Page B1.1 . 11 April 2007                     
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    Modular Modes

    by Sheri Koones

    Modular houses are composed of one or more sections that are factory built, transported by truck, and set on a foundation. Modular houses may be made of two modules, as is the Sunset Breezehouse shown here, or they can be assembled from a kit of prefabricated parts.

    These houses can be built in any style. Even a log cabin can be built in modules. Some home buyers use the manufacturers' designs; others have the company customize those plans; still others prefer to hire their own architect.

    Modular houses used to be perceived as cheap, hardly an improvement over a mobile home. But as design and construction improved, the trend has been toward custom houses that are larger and more architecturally interesting. This improved quality has been paralleled by more people purchasing modular constructions. In 1994, 109,000 modular houses were built in the United States. By 2004, the number had almost doubled to 206,000, according to an industry journal.

    Saving Money, Time, Resources

    Modular companies purchase materials in bulk, and savings are passed on to the consumer. Factories generally are located in areas with low labor costs, and money saved on labor further brings down costs.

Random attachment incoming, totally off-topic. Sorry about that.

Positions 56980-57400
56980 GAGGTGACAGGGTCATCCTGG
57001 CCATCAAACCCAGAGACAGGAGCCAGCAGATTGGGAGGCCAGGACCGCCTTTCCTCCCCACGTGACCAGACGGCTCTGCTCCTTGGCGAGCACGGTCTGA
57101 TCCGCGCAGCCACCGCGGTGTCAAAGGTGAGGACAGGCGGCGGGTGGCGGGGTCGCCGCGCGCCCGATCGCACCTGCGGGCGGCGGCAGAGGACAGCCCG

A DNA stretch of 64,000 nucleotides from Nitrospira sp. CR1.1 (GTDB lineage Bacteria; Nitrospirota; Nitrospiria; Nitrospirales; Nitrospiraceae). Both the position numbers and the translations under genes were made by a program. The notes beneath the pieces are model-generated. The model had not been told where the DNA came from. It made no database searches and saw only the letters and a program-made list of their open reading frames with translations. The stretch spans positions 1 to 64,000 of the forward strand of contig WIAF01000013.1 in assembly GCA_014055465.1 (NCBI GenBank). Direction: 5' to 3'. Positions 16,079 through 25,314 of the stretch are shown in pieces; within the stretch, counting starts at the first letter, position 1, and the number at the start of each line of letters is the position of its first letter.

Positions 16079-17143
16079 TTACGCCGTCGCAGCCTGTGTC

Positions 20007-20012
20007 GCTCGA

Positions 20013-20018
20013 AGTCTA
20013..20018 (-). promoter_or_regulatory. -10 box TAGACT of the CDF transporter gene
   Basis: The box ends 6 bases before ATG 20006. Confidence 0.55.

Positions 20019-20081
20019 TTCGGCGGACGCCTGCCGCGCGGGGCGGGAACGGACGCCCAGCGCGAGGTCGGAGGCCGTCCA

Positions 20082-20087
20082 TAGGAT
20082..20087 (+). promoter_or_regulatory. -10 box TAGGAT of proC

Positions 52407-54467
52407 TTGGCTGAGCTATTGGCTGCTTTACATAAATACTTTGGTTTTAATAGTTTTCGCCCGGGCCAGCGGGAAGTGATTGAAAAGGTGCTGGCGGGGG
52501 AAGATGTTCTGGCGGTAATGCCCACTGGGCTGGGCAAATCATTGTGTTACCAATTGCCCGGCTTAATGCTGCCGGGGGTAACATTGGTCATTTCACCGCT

Time savings is another factor. Most modular houses can be built in seven to ten days, set in a day or two, and completed in as fast as three weeks. The less time it takes to build, the lower the labor costs and the less time the homeowner must carry a construction loan.   >>>

    Discuss this article in the Architecture Forum...

    This article is excerpted from Prefabulous: The House of Your Dreams Delivered Fresh from the Factory by Sheri Koones, with permission of the publisher, Taunton Press, Inc.

     

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    ArchWeek Image

    The Sunset Breezehouse by Michelle Kaufmann Designs: modern, environmentally friendly, and prefabricated.
    Photo: Tom Story, Sunset Magazine

    ArchWeek Image

    A side module during construction in the factory.
    Photo: Michelle Kaufman Designs

     

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    to view full-size pictures.

     
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